Method 2. Run System File Checker (SFC)
All current versions of Windows come with a program called the Windows System File Checker (SFC). One can fix corrupt system files in Windows with this tool. Also, you can launch the System File Checker from within Windows or from Windows recovery media with administrator rights.
Step 1: Press Win + X and click on Command Prompt (Admin) or Windows PowerShell (Admin). Click Yes to accept the User Account Control (UAC) pop-up.
Step 2: On the terminal, type sSFCscannow and press the Enter key.
Step 3: The Windows system file checker utility examines the stability of the scanned files and, if necessary, will perform repairs. Restart the computer when the process is complete.
Method 3. Run Reset This PC
Your data and most Windows settings are retained when you reset your computer, allowing you to perform a complete reinstallation and update of Windows. In some cases, a full installation could enhance your device's functionality, security, surfing experience, and battery life.
Step 1: Press Win + I > Update & Security > Recovery > Reset this PC > Get Started.
Step 2: Then select Keep my files. Choose Cloud download or Local reinstall.
Step 3: Click Change settings, toggle off Restore pre-installed apps, and press Confirm.
Your PC will start the reset process.
How to Fix SYSWOW64 Folder Opens on Start
If anything opens when you log into your Windows PC, it's part of the startup. You can fix this problem using two methods:
Task Manager Startup section
Step 1: Open Task Manager using Ctrl + Shift + Esc, and switch to the Startup tab.
Step 2: Check if there is anything suspicious or unwanted that could be doing it. Any listed app that is enabled is part of the startup.
Step 3: You can also disable them and check if the issue persists.
Step 1: Open Run Prompt (Win + R), type taskschd. mMSC and press the Enter key.
Step 2: Expand the Task Scheduler list, and check each to determine if any of the tasks are reset to open the SYSWOW64 Folder.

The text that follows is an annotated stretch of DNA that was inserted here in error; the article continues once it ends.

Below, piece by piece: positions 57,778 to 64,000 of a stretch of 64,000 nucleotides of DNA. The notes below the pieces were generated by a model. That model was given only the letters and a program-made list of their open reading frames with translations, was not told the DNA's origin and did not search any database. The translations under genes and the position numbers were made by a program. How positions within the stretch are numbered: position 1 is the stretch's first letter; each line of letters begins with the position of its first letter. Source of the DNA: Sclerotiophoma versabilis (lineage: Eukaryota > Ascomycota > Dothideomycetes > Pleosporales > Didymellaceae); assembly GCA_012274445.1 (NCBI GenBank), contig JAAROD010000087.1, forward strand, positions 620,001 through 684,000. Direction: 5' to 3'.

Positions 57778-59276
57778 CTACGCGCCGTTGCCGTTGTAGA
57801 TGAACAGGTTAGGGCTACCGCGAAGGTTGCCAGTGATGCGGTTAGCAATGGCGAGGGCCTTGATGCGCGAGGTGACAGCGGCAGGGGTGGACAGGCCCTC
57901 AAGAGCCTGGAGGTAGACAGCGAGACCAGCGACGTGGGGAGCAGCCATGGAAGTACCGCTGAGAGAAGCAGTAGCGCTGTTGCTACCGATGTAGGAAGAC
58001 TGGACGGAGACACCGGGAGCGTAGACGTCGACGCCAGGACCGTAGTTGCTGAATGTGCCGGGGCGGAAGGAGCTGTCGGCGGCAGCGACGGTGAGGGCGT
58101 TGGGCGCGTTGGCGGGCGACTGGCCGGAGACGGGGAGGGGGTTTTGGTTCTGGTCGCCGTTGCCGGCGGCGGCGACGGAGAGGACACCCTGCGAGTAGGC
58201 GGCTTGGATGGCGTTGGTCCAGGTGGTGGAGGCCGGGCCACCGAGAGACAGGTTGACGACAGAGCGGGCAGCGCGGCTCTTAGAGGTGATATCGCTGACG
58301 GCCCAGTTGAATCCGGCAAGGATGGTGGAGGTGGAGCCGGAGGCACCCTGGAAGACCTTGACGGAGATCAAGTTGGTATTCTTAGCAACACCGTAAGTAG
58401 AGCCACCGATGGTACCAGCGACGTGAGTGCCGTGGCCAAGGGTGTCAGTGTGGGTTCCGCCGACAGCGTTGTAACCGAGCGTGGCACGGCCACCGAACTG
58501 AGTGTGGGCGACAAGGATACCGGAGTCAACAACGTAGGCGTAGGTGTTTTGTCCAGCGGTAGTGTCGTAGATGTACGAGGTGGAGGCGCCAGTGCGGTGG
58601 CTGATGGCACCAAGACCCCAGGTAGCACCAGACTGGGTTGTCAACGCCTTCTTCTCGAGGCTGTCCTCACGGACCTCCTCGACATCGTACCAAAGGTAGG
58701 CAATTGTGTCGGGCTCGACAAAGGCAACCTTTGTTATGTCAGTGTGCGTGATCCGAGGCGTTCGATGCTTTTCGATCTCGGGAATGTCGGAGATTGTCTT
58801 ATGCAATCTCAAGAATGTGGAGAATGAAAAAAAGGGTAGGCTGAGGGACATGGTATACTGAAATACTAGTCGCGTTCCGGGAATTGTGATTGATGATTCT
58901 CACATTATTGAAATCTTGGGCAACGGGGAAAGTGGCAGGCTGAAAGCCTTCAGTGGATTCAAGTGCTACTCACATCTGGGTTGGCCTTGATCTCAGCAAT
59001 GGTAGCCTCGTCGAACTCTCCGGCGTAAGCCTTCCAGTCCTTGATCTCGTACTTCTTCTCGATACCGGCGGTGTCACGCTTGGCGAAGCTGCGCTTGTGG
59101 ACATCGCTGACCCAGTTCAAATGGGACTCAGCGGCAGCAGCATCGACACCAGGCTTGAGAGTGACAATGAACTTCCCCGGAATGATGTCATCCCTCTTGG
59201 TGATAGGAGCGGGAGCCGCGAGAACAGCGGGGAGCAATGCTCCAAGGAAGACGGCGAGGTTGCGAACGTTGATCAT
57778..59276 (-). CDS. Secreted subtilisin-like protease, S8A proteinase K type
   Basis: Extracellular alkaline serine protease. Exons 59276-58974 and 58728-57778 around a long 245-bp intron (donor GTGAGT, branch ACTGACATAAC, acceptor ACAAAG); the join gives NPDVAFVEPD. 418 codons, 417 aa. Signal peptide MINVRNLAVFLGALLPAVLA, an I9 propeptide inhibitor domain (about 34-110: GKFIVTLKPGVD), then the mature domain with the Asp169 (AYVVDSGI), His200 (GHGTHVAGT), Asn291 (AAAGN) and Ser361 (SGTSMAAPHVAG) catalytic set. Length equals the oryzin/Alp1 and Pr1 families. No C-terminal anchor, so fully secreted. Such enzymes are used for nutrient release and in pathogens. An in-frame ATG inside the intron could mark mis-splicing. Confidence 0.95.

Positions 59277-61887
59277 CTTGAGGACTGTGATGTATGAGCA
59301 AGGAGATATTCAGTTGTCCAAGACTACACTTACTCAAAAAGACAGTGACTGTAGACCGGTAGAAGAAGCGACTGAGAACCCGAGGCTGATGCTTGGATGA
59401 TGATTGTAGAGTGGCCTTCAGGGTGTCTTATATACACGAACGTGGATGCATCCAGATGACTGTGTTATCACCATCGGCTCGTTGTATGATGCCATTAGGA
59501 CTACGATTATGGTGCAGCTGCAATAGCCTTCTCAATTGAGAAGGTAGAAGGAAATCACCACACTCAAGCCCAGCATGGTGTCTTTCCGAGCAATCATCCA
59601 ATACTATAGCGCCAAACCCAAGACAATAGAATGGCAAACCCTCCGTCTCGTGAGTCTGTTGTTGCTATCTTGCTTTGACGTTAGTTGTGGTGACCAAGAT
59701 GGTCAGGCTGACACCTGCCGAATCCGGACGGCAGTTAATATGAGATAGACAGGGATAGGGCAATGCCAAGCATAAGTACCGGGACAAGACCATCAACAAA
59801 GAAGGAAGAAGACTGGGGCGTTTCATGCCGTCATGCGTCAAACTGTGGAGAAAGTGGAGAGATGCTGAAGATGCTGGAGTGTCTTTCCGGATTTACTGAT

What is The Difference Between SysWOW64 and System32
Both are system folders that house files or DLLs used by the entire system. However, they do not live up to their name because of hard-coded programming.
A 64-bit computer's 64-bit programs store:
- The primary files under C:\Program Files, such as EXE.
- The C:\Windows\System32 Folder houses 64-bit libraries in system-wide files like DLL and others.
However, 32-bit applications store:
- Principal files in C:\Program Files (x86).
- C:\Windows\SysWOW64 is the system-wide folder.
When installing 32-bit software, it will be redirected to C:\Windows\SysWOW64 if it attempts to establish its 32-bit DLL files into C:\Windows\System32. As a result, the System32 can now only store 64-bit libraries. Unfortunately, Microsoft could not eliminate it since many apps would have broken.
In a nutshell, 64-bit DLLs are located in the System32 Folder of Windows x64. The 32-bit DLLs are located in a separate SysWOW64 folder. Native 64-bit processes locate their DLLs in the System32 Folder, where they should be. The OS reroutes requests for 32-bit processes and displays the SysWOW64 Folder to them.
So, from this article, you can understand that a SysWOW64 folder is not malware in most cases, and it is important not to delete it from your system even though it occupies ample storage space in your computer. Even if you accidentally deleted the SysWOW64 Folder, you can always restore or reinstall it by the methods mentioned in the article.
So to summarize, this post has explained what the SysWOW64 is and whether it can be eliminated from your computer.
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Daisy is the Senior editor of the writing team for EaseUS. She has been working in EaseUS for over ten years, starting from a technical writer to a team leader of the content group. As a professional author for over 10 years, she writes a lot to help people overcome their tech troubles.